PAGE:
“Wombats have cube-shaped poop,” the waitress says as she refills the sugar bowl.

“I’ll stick with the Splenda,” I say and raise the coffee mug to my lips. From the individual-sized cereal boxes, I pick the anti-Christ of the grain group.

“Blessed be the Fruit Loops,” says the devil perched on my shoulder. He dips his forked tongue into the milk pitcher, slurps loudly, dribbles on my newspaper.

Headlines warn: “Lack of farm workers threatens grape crop.” I bow my head and give thanks to Monsanto for red dye #40 and Methyl Anthranilate.

Jorma Kaukonen said, “I don’t care if my lettuce has DDT on it, as long as it’s crisp,” and he’s still playing badass guitar at 78.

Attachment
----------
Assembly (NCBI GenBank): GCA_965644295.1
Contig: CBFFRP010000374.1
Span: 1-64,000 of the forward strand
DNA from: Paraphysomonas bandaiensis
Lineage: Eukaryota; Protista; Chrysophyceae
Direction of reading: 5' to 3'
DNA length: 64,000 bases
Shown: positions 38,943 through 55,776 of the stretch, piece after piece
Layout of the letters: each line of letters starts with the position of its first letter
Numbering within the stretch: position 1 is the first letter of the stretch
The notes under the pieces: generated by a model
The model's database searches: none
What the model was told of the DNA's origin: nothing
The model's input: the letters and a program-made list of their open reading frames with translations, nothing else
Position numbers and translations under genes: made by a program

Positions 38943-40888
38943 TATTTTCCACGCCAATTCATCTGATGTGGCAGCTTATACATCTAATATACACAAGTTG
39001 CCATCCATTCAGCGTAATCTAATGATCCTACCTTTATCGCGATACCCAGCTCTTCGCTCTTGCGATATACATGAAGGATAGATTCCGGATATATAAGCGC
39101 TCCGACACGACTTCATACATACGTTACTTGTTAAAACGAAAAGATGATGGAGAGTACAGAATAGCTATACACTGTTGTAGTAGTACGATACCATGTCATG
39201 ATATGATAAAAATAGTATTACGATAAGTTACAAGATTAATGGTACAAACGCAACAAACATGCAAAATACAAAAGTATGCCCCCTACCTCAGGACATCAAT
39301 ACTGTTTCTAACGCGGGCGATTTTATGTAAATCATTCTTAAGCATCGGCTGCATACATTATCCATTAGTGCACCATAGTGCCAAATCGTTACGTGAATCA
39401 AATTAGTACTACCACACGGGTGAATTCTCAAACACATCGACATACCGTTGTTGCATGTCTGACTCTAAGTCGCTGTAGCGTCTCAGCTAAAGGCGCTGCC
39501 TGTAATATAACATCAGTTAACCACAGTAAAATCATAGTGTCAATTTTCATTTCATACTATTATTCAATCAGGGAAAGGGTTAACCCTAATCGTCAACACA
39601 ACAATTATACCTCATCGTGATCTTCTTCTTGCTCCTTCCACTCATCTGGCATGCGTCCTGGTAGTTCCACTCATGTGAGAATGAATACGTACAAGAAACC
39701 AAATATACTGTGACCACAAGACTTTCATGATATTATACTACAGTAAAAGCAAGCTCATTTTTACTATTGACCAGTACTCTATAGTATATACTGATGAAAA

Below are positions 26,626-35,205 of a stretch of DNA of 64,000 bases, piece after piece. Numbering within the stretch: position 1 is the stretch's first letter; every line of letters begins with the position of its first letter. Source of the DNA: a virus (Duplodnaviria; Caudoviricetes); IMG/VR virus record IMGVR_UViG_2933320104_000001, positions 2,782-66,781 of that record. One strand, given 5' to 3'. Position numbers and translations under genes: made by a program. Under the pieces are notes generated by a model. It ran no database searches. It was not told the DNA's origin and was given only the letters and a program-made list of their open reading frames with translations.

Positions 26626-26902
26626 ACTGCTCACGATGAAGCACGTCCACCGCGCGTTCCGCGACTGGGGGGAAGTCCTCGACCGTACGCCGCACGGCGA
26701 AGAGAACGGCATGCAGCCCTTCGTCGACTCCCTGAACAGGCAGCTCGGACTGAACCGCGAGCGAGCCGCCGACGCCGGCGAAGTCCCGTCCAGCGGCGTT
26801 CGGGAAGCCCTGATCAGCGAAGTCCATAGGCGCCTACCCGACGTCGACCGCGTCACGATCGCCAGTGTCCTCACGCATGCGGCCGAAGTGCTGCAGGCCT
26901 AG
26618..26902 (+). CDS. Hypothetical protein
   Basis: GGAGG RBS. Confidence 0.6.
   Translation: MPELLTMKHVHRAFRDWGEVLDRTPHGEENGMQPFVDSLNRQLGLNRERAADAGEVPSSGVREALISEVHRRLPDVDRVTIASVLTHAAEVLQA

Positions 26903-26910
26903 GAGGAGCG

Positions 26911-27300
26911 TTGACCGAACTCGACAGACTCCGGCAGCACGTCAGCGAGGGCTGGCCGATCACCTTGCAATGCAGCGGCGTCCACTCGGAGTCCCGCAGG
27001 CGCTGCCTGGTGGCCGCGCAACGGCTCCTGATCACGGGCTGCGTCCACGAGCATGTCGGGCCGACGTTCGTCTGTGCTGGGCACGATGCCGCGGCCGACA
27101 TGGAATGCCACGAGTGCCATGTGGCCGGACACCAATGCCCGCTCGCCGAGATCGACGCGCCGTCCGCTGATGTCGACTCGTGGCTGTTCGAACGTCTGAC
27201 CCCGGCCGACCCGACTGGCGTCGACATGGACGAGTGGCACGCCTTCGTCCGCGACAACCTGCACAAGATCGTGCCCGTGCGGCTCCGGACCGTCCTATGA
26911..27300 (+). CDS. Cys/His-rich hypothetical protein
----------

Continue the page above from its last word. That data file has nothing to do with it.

How do I know preservatives aren’t preserving me?

I fold my paper and tuck it under my aluminum-swabbed armpit. Fuck Alzheimer’s. Today I’m dry. Stepping out the diner door, I inhale the exhaust of the #41 bus heading downtown. Zombies fill every seat.

Jayne Martin is a 2017 Pushcart nominee, 2016 winner of Vestal Review’s VERA award, and a 2018 Best Small Fictions nominee. Her work has appeared in Literary Orphans, Spelk, Crack the Spine, Midwestern Gothic, Five:2:One, MoonPark Review, Blink-Ink, Blue Fifth Review, Hippocampus and Connotation Press, among others. She lives in California where she drinks copious amounts of fine wine and rides horses, though not at the same time. Find her on Twitter @Jayne_Martin.

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